Next, you need to talk to the barber. This should be a pretty easy step, as most barbers themselves like to talk as they work. Don’t be afraid to ask him how long he’s been a barber, and how busy he is. If he normally requires an appointment , take that as a good sign that other guys have trusted him, and he has a steady stream of regular clients. You might even want to consider asking how long he’s been at the shop. If he has been there a good long time (more than a few years) then it’s likely that he is not the sort to go from shop to shop, meaning you will not have to worry too much about having to follow the barber to a new shop – or start your search all over. Which, by now, I hope you realize is invaluable. Just like finding a good mechanic, a good barber is someone you want to keep a steady relationship with.

Benefits of going to a barber

1915 Barber ShopThose things are just some of the items you can look for when trying out a barber shop – and a barber. And trying out is exactly what we are going to do here. When your barber gets you in the chair, he’ll look things over, ask how long its been since your last cut, and what you are looking for. Tell him what sort of style you like (could be as simple as “just like it is now, but shorter”) and any problem areas you might have. If the barber starts right in and gives you exactly what you want, then some red flags should go up. On the other hand, if he starts giving other suggestions that tweak what you’re looking for (or have gotten in the past), pay attention. With a good barber, you are going to a guy who is an expert in his field. He’s seen all manner of styles and head shapes, and probably has a good idea on what will work well for you and your hair. In other words, if you get some push back those first few visits, take it as a good thing. You are both working out some boundaries, and as time goes on, you will be able to settle into telling him that you just want “the usual”.

After he’s done, do not be afraid to point out any areas (especially this first visit) that do not seem quite like you had envisioned. Bring them up, and talk about it with the barber. This is where you can lean on their expertise (and see how well they listen to what you are asking). One of the biggest benefits of heading to a barber is that you are getting your hair cut by someone who only deals with men’s hair and styles. Thinning out on top (like me)? They know how to handle it. Want it high and tight? They have you covered. While many folks can cut hair, your barber can bring a wealth of experience to give you a cut that not only matches what you are looking for, will also make sense for what your hair and head are conspiring to do.

Next up comes the second best part of finding a good barber – the price. Even including tip, the price is likely half of what you would pay at a salon, and not that much more than what you were paying at the price-focused places. In other words, it is the sweet spot where you are actually getting a good value for your money. Now, should you not be particularly wowed by what the barber did, feel free to try out other places in the intervening months (or even a different barber at the same shop, if you are so inclined). Keep with that same basic premise to start (just like it is, but shorter) until you find a barber that you feel comfortable with, and feel like you are getting a solid cut. At that point, you can lock in to that shop (and barber) as your preferred place, and start exploring other options. Summer heat on the way and you want to go shorter? They can adjust your regular cut for that. Want to try out something else that you have a picture of? They can probably handle that as well. Just as you want them to listen to you, you do need to listen to them, as at this point they will have a handle on what will work well with your hair, as well as look decent with your head shape. It’s a matter of give and take, and that trust needs to be there. Once that is there, you can delve into other topics – say, grooming and maintaining (or removing) facial hair.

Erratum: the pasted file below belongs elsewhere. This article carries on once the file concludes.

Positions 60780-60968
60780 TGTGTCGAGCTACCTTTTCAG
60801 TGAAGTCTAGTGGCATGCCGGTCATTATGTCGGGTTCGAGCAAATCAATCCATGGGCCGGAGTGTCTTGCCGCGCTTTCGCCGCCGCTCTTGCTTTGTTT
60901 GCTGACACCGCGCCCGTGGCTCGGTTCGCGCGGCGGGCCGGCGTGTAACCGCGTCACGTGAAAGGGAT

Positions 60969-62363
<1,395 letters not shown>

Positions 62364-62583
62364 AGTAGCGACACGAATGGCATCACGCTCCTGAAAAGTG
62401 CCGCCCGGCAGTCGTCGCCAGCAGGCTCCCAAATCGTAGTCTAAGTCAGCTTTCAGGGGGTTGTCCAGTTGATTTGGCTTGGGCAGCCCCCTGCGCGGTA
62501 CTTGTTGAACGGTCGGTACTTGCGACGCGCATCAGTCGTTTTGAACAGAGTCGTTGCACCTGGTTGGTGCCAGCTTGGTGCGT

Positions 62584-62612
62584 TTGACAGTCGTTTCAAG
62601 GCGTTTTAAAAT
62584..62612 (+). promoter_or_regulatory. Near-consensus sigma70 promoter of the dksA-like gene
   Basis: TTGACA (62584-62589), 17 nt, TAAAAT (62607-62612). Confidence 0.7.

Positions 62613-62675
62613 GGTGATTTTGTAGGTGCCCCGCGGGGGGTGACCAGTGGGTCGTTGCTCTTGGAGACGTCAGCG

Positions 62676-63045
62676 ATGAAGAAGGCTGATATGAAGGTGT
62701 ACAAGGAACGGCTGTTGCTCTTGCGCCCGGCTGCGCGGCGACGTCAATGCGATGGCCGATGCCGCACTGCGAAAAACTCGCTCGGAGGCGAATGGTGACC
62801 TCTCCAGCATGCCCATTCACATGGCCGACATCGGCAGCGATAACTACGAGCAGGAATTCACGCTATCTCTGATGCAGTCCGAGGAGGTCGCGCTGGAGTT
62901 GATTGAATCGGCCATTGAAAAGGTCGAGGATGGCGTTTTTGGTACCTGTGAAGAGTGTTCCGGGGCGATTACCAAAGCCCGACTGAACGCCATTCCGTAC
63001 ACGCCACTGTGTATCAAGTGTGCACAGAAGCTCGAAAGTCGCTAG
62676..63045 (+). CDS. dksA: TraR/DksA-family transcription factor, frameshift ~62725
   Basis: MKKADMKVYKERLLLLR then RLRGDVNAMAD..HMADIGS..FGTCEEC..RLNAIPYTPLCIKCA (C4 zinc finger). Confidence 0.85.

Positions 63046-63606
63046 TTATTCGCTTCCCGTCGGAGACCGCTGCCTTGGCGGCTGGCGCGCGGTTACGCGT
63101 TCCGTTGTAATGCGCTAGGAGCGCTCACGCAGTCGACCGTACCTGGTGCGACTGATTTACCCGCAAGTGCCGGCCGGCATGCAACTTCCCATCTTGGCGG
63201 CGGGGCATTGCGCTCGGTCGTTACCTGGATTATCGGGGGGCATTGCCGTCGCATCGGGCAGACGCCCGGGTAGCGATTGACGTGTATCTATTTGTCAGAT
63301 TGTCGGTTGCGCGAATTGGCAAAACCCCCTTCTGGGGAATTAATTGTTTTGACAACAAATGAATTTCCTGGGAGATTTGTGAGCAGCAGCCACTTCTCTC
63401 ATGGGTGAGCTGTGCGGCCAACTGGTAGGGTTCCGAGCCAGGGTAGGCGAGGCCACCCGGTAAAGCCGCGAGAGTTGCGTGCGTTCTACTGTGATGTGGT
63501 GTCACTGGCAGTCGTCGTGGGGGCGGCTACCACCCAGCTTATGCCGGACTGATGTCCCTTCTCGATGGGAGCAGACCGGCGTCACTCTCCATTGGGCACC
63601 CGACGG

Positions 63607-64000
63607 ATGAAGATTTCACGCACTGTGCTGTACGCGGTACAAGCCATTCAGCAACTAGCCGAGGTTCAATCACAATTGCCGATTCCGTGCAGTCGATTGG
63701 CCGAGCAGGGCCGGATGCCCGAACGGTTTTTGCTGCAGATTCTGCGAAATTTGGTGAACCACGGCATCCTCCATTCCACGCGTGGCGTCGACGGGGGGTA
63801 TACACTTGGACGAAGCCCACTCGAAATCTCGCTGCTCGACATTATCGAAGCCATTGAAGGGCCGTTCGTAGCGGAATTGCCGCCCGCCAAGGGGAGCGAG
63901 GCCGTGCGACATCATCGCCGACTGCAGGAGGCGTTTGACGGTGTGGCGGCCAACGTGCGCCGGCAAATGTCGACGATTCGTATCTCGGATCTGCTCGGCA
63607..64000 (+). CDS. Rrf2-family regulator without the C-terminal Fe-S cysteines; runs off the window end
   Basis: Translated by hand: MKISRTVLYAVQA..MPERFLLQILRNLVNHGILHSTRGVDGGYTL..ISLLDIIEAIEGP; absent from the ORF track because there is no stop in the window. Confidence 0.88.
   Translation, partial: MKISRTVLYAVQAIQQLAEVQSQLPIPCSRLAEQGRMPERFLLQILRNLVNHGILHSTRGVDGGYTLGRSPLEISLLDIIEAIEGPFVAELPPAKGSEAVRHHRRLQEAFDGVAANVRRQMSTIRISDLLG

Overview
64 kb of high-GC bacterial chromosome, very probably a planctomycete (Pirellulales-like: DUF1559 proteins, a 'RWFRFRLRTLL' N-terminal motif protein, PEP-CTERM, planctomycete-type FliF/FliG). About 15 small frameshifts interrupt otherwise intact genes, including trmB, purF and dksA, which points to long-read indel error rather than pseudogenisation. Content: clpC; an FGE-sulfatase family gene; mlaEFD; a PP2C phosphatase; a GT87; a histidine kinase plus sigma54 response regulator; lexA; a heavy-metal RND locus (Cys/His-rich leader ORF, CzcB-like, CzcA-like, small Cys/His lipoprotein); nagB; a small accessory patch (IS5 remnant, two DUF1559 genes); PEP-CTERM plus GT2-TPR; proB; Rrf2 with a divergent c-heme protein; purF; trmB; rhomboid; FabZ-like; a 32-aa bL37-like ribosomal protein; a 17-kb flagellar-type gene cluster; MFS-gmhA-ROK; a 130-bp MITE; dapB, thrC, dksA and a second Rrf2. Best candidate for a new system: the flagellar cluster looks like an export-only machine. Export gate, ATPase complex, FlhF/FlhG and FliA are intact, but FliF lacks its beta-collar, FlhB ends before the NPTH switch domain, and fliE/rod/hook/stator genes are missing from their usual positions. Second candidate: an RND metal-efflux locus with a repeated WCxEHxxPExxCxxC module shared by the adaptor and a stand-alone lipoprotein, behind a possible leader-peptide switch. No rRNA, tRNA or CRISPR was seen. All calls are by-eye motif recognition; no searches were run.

For me, I relish the consistency. The barber I head to now is a family friend, and his shop is surprisingly close to my office. I get a consistent cut (with some variation for the weather), and he’s handling the trouble spots without any further mention – he knows what I’m looking for, and I trust that he will give me what I want from the haircut. Additionally, once you have that relationship built, you can start in on some of those other discussions I covered in the earlier articles, such as recommendations for trimming and shaping a beard, or even what gear (or products) you might want to pick up for use at home. In the end, finding yourself a good barber is one of those things every guy should be doing (unless you’re shaving the head completely). While it may take some searching to find the right shop and scissor slinger for you, the search to find the right spot will pay off many times over in the long run. Ditch the local Sports Cuttery ‘n More, and head on over to the old school striped pole. You are going to like the results, and the search will be worth the effort.

What has been your experience with finding a good barber? Do you have any additional suggestions? Leave a comment below!

The post How To Find a Barber appeared first on Sharpologist.

Photograph courtesy of Scott Durgan/Flickr

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tagged grooming, barber, barber shops, barbershop